MarkNorfolk wrote:Just out of curiosity, is your thought processes along the lines of 'how do I keep options without ruining the game?' or more like 'what do I include so we can represent Klingons/Narn/Eldar/Cylons/Rebel Alliance/TOG/Daleks/etc?'?


That is it in a nut shell. Where ever possible, the various tech effects are going to be made as easy to slot into the existing system as possible. Some of the strange techs will require some extra rules or, in the case of combat technology, extra "mini-phases" to resolve, but for the most part they should end up providing modifiers to existing areas of play.

A good example is the BSG-inspired Cyber Warfare rules. They function a lot like Boarding does, except instead of Boarding/Security techs you are instead dealing with Hacking/Firewall techs in their place. The mechanics for "infiltrating" enemy computer systems will be the same as depositing marine boarding parties, but the effects will be different. If an empire decides to unlock and use this technology, then it will become an issue for their opponents to deal with. If not, then the rules will never come up.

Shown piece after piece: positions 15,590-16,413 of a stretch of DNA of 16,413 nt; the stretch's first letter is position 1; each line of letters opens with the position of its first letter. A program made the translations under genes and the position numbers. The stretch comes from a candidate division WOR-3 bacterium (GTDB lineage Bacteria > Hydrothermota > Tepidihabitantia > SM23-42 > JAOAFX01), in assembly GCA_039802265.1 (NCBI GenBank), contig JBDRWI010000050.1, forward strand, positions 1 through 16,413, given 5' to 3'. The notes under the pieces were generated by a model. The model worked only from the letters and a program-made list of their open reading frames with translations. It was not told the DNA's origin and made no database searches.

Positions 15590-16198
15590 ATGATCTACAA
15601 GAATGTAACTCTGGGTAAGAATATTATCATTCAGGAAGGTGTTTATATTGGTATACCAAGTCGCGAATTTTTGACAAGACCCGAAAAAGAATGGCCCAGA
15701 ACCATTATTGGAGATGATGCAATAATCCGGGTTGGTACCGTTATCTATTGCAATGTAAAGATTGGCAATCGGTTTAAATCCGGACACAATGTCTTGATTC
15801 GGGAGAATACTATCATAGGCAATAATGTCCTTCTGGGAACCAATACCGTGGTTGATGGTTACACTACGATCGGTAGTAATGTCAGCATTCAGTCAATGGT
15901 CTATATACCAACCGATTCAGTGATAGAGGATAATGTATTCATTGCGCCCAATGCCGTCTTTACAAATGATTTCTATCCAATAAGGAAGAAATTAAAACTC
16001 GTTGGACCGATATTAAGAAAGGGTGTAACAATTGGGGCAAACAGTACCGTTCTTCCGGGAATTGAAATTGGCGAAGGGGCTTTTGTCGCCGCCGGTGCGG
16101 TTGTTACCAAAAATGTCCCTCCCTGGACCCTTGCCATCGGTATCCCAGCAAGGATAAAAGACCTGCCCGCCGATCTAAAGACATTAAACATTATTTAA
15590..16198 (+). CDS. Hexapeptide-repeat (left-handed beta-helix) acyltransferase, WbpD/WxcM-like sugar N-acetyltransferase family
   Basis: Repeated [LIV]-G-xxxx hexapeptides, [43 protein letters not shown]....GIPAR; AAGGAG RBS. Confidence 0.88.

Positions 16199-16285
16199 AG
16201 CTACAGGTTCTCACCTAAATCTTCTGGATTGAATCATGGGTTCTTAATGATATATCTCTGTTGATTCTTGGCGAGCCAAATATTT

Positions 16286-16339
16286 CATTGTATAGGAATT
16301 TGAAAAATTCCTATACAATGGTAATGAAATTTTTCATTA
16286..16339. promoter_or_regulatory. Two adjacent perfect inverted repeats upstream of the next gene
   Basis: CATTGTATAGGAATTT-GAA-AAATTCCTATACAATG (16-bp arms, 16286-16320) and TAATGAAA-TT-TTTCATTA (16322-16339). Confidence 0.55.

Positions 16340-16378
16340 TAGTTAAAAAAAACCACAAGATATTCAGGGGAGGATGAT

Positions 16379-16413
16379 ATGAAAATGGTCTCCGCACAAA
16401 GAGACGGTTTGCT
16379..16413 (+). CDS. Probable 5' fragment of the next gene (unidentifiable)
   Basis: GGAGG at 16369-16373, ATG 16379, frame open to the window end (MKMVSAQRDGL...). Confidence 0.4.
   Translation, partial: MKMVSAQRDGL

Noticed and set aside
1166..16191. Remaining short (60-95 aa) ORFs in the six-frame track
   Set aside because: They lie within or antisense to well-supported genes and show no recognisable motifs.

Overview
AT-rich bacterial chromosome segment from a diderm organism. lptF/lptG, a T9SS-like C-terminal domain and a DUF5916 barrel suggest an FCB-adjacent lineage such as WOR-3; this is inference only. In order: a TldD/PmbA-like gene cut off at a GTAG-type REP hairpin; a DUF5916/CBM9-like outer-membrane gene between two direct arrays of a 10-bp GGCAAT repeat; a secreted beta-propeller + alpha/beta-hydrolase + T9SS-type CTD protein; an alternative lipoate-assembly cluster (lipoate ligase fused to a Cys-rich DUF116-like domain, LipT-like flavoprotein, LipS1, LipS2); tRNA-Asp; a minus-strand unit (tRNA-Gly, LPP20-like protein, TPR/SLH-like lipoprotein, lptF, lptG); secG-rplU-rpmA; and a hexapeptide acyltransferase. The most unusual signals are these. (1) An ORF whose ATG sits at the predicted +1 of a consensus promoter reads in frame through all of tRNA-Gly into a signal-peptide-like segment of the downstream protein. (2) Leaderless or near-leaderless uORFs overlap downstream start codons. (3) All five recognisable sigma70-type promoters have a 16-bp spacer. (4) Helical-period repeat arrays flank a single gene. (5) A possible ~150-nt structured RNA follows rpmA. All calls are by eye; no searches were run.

On the other hand, you will have technologies like the Narn energy mines (Area of Effect weapons technology). I haven't nailed down the effects quite yet, but it will likely just provide a modifier to Directed Damage (say, allow the reduction of Directed Damage costs by 1 Hit per point of AoE Rating). Thus that technology will only come up when scoring damage, and will otherwise not affect (or slow down) game play.

As for the Daleks and Time Lords... well, at some point I think I might try my hand at writing a Time War mini-supplement to cover some of those eventualities, including such wackiness as Temporal Weapons, Temporal Shields, etc. Those kinds of technologies, while not balanced, could make for an interesting campaign plot hook.
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Postby Chyll » Thu Jun 25, 2009 3:19 pm